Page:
compensation committeesIssuers listed on the NYSE or Nasdaq should pay close attention to the rules proposed by the exchanges last week because the proposed rules will impact compensation committees; however, the impact may be a “tale of two exchanges” because the impact is more significant to Nasdaq-listed companies.  As you may recall, Congress included several provisions in the Dodd-Frank Act to combat perceived public concerns over excessive executive compensation.  One provision, say-on-pay, has been implemented, but other more controversial provisions such as executive compensation clawbacks and executive compensation pay ratios have not been implemented.  Last week, the exchanges proposed rules to implement the independence requirements for compensation committees required under Dodd-Frank. 

As we have mentioned before, Section 952 of the Dodd-Frank Act does not infringe on traditional state corporation law by requiring an issuer to have a compensation committee or to have a compensation committee actually approve executive compensation.  Instead, it directs the exchanges to design and implement their interpretations of corporate governance best practices based on the parameters of Section 952.  The NYSE and Nasdaq proposed rules are different, and I highlight some of the most important aspects of each of the set of rules below.  In general, NYSE-listed companies are impacted significantly less than Nasdaq-listed companies.  

Director Independence  

The SEC rules implementing Section 952 require that the exchanges’ definition of independence consider relevant factors such as (i) the source of the director’s compensation, including any consulting, advisory, or other compensatory fees paid by the listed company and (ii) whether the director has an affiliate relationship with the company.  The two exchanges interpreted the SEC’s rules vastly different.  

The NYSE merely maintains its current definition of “independence” and requires the issuer to consider the two additional factors set out by the SEC.  In practice, it would be highly unlikely that the two additional factors set out by the SEC would impact a board’s assessment of a particular director’s independence.  

Nasdaq’s current definition of “independent director” remains in effect; however, Nasdaq has elected to overlay a separate independence requirement for members of compensation committees in line with the heightened independence standard for audit committees required by Sarbanes-Oxley.  This means that for Nasdaq-listed companies, no compensation committee member may accept “directly or indirectly any consulting, advisory, or other compensatory fee” from the issuer.  For smaller issuers, particularly community banks where many of the directors may have some business ties with the issuer, aligning the independence definition for compensation committees with the definition for audit committees is problematic.  To me, it seems as if Nasdaq was attempting to “out corporate governance” the NYSE by layering on this extra independence requirement, which just makes it more difficult for small- and mid-cap public companies to find qualified directors.  The burden simply outweighs any limited improvement in corporate governance.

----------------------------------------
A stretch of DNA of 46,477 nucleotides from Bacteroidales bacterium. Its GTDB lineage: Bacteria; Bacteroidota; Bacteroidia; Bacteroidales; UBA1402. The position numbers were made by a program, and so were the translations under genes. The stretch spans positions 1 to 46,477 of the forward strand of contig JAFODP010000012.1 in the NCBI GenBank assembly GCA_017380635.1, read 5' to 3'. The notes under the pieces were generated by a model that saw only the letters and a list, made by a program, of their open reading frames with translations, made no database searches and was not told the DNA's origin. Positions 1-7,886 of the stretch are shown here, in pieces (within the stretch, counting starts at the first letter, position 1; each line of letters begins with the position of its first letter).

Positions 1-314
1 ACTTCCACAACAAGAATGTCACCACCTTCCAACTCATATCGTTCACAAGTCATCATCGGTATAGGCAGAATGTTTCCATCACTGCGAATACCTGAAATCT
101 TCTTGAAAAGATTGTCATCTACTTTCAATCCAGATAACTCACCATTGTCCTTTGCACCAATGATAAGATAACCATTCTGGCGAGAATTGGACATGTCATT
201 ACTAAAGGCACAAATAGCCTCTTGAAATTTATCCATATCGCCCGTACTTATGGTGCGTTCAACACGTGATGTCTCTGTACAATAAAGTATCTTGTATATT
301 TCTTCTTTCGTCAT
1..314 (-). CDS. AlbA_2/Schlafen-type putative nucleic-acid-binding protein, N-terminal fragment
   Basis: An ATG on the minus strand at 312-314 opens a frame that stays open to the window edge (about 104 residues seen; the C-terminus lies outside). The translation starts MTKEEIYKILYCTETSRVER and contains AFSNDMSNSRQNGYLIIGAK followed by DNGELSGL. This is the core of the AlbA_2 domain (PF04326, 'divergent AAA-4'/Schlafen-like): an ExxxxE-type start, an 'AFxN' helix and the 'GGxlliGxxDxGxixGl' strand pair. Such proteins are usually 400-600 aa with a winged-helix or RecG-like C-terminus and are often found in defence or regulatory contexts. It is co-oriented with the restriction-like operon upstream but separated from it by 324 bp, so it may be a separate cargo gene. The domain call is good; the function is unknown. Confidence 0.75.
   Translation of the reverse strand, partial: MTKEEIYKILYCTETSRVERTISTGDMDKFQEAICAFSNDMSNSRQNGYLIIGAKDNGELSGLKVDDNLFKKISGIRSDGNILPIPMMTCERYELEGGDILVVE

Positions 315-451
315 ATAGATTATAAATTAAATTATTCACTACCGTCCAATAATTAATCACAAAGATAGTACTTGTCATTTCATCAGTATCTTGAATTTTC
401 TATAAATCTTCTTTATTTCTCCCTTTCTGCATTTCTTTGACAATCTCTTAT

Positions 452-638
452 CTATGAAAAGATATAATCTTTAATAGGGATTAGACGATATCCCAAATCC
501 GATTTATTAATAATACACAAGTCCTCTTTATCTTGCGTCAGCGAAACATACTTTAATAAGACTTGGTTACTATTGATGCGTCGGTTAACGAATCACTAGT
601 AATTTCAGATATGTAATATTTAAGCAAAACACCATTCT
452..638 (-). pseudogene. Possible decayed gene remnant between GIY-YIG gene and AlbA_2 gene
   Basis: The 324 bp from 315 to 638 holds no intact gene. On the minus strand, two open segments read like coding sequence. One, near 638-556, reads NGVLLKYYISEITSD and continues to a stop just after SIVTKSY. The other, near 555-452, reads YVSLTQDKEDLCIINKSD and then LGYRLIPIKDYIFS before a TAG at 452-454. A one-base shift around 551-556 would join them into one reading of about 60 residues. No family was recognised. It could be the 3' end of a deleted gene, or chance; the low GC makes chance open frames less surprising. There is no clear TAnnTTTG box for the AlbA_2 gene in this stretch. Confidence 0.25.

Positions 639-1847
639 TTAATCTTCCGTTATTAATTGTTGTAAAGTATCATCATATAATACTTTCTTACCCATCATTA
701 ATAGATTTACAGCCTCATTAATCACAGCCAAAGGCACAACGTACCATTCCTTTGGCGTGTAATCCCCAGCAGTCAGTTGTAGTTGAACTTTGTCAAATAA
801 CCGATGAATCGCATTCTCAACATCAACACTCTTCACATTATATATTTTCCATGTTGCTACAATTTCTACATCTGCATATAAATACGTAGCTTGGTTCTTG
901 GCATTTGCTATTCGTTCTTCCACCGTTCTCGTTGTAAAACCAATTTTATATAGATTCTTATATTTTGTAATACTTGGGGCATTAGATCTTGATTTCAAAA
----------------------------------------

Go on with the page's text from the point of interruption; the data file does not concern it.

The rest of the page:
Both NYSE and Nasdaq have determined that stock ownership, by itself, would not preclude a board from determining that a director was independent, which puts to rest a concern some had raised that large shareholders may have been precluded from participating on the compensation committee.  An issuer still must determine whether the director has an affiliation that would impair the director’s judgment.  

Committee Composition, Authority of the Committee, and Charter Revisions 

Nasdaq-listed companies will now be required to have compensation committees consisting of at least two independent directors.  Previously, Nasdaq-listed companies could have a compensation committee or have a majority of its independent directors determine executive compensation (although the latter approach of having independent directors determine executive compensation was not used regularly.)  Further, now that issuers are required to maintain compensation committees, those committees must now have formal written charters.  At a minimum, the charter must set forth the committee’s responsibilities, including for determining (or recommending to the full board for determination ) executive compensation, prohibiting the CEO from being present during voting or deliberations of his or her own compensation, and providing authority to engage consultants, legal counsel, and other advisors.  Again, most Nasdaq-listed issuers already have compensation committees and written charters, but issuers should make sure that the existing charter contains the minimum requirements.